Smith & Wollensky’s paradox is anachronism. Despite its heritage-heavy decor, in his mid-50s, Danny Kissane is older than the joint itself, making it a mere adolescent compared to the more aged New York City steakhouses. This is by design. “We want you to think it’s been there for 150 years,” says Michael Stillman, president and founder of Quality Group, the establishment’s parent company.
(It’s probably no coincidence that Stillman’s father, Alan, founded Smith & Wollensky after creating T.G.I. Friday's, the chain that, until recently, commodified nostalgia as a differentiating factor for its strip-mall pubs.)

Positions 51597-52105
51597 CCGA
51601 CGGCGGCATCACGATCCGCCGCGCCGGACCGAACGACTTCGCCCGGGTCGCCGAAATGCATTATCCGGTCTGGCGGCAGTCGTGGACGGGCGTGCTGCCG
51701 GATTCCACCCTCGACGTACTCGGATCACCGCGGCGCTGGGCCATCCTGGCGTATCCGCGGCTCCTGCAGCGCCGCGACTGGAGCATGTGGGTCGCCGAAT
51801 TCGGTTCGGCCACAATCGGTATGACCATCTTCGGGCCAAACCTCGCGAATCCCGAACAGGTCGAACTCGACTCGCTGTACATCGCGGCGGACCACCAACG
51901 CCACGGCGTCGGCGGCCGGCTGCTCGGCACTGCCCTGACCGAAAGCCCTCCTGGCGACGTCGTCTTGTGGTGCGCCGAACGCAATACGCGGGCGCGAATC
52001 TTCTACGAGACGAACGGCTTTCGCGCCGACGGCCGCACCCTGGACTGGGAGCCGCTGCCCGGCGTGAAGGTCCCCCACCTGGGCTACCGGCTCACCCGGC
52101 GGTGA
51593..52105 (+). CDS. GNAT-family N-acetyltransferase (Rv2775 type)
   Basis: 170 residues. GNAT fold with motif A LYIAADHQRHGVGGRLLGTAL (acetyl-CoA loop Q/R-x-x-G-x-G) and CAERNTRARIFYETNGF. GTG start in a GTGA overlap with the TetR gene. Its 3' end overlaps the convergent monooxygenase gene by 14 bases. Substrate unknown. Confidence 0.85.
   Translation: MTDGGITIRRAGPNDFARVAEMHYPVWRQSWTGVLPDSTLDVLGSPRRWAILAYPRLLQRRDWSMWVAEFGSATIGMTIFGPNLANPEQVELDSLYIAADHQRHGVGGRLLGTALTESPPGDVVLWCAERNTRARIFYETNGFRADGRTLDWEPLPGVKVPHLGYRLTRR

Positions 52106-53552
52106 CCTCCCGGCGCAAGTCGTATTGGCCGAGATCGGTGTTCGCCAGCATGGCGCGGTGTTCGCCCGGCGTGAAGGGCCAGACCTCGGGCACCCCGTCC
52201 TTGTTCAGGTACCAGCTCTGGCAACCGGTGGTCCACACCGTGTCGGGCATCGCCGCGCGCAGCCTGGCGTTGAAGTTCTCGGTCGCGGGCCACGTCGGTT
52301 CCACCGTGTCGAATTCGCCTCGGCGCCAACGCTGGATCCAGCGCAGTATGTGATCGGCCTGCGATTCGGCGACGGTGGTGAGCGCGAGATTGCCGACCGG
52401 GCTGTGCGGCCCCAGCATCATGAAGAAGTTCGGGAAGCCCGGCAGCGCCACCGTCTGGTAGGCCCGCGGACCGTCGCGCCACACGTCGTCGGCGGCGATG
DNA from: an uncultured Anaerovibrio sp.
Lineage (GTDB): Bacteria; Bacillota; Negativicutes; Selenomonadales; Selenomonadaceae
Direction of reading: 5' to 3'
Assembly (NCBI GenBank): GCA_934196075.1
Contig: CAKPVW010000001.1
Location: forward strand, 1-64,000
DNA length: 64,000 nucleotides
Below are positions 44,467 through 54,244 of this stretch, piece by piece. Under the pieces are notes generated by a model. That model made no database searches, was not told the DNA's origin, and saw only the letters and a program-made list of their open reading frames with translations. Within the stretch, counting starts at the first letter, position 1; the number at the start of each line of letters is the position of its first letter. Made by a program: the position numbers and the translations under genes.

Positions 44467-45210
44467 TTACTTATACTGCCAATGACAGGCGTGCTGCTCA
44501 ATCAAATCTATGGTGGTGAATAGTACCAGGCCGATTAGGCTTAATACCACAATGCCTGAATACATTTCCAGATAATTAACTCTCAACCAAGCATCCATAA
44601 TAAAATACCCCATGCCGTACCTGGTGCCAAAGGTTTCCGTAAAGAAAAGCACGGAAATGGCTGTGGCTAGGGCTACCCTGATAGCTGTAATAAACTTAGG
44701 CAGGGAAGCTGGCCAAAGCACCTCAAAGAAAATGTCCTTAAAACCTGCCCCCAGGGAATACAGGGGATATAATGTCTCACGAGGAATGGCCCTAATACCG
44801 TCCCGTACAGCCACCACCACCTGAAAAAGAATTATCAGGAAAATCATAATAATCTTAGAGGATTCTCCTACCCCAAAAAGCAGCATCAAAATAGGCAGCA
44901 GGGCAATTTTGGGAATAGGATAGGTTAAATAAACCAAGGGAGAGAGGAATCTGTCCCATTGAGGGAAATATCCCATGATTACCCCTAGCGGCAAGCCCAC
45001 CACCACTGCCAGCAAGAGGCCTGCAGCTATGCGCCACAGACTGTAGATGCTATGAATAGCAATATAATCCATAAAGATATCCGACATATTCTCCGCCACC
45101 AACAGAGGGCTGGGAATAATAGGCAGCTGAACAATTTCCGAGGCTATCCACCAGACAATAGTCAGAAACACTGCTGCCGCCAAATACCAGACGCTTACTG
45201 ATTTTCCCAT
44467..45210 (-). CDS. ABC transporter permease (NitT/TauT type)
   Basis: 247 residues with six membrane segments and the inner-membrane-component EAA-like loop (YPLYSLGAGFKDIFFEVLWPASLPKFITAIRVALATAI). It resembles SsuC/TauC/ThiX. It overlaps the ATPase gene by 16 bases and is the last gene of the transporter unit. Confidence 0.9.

So why do this city’s steakhouses tend to cluster on the fault line of paradox? “America is contradictory about everything,” says Fussell, and as one of its oldest traditions, NYC’s steakhouses are witness to that. How many steakhouse customers, she ponders, even “know where their steak comes from, or care? That’s part of it. They don’t want to know, they just want the bragging rights: ‘I went to Peter Luger’s last night.’”